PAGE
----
Spotting an orca or dolphin in the wild is considered by many as a holiday highlight but experts are warning people to enjoy marine creatures from a respectful distance.
As more Kiwis head to beaches over the summer months and encounter marine mammals up close, experts say some nature lovers are “pushing the limits” with animals too often paying the price.
“Animals can get cut up pretty badly,” said Department of Conservation (DOC) volunteer Nathan Pettigrew, of the rate animals are being struck by watercraft.
“We’ve got one of the most run-over population of orca in the world and you do see the scars.
“The thing is — with the marine life we’ve got here in New Zealand — it’s a real privilege. What we’ve got here, people can only dream of seeing,” he said.
DOC said swimming with dolphins is allowed, provided there are no calves among the pods. However, swimming around orca and whales isn’t allowed at any time, and boats are not permitted within 50m of whales even when the engine is turned off.
“It’s important basically to slow down any time you see marine mammals and the rule for that is 300m,” said DOC marine technical advisor Hannah Hendricks.
“People are pushing the limits. With the likes of social media and stuff, people want the shot; everybody wants the photo and they’re all getting a bit too close,” said Pettigrew.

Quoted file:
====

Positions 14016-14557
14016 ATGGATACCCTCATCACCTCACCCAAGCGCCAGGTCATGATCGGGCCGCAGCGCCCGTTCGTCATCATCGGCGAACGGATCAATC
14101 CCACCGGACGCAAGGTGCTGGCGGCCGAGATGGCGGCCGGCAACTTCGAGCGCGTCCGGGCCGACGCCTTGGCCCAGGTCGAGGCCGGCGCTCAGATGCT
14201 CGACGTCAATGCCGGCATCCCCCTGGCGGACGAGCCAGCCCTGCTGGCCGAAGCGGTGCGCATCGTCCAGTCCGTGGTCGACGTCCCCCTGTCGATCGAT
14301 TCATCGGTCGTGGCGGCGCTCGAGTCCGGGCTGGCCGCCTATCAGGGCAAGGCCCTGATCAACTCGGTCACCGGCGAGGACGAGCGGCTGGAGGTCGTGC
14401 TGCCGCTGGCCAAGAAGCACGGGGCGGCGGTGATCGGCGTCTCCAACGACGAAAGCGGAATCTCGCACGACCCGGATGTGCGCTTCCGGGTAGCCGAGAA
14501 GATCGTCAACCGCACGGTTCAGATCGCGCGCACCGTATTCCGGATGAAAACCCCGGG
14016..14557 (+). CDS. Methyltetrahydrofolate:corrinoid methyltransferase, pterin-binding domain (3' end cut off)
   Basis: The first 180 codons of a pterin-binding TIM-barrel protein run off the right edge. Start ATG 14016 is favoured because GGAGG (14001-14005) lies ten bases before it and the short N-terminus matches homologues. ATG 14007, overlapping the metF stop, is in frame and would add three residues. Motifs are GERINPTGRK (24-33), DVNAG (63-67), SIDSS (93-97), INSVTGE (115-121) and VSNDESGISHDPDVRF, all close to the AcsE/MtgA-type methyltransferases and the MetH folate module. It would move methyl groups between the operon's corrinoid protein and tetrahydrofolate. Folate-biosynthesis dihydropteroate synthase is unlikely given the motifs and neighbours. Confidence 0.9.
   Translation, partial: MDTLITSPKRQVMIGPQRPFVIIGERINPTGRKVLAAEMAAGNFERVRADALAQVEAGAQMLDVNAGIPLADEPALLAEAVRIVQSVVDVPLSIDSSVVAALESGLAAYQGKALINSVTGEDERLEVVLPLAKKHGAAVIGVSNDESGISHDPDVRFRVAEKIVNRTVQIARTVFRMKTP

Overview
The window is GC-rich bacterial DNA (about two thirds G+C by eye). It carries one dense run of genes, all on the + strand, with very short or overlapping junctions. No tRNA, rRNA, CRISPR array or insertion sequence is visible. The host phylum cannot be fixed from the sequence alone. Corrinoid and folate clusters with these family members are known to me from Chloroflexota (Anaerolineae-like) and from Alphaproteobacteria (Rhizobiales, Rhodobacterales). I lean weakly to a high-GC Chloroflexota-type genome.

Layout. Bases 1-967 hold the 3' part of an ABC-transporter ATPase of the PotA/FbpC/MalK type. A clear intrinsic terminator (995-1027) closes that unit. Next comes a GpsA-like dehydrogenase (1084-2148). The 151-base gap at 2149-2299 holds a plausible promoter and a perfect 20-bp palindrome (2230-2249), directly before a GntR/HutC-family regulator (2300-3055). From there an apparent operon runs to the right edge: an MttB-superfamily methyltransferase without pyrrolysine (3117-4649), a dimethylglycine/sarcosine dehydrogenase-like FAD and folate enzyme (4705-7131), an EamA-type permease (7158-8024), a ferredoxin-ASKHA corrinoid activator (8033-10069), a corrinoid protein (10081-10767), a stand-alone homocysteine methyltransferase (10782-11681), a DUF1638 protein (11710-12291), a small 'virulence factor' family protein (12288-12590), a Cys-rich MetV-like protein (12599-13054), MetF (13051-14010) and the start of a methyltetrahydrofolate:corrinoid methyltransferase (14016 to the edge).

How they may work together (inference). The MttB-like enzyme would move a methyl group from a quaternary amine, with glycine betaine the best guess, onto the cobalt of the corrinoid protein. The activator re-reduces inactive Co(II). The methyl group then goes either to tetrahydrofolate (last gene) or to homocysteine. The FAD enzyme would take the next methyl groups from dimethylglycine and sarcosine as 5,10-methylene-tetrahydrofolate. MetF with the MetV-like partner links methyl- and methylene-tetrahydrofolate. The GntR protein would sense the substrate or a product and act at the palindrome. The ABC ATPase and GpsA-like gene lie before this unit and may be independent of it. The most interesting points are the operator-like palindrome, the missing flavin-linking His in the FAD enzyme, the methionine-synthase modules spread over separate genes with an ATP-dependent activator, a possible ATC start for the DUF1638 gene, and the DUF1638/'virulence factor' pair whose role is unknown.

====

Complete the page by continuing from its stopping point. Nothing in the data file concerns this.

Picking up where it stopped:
Marine ecology professor at Auckland University Rochelle Constantine said one of the big concerns is dolphin sightings in the Coromandel are attracting both swimmers and jet skiers.
“Particularly this time of year when there’s a lot of calves around [and] a lot of babies, and they’re not as fast [or] as nimble, the mothers are very protective of them. You have to be very, very careful with them,” she said.
“It’s really important we’re protecting our marine mammals around New Zealand,” said Hendricks. “Many of them are threatened, and if we can reduce the impact on them as much as possible, they’ll have the best chance of survival.”
Those not following the rules could face up to two years in prison, or $250,000 in fines.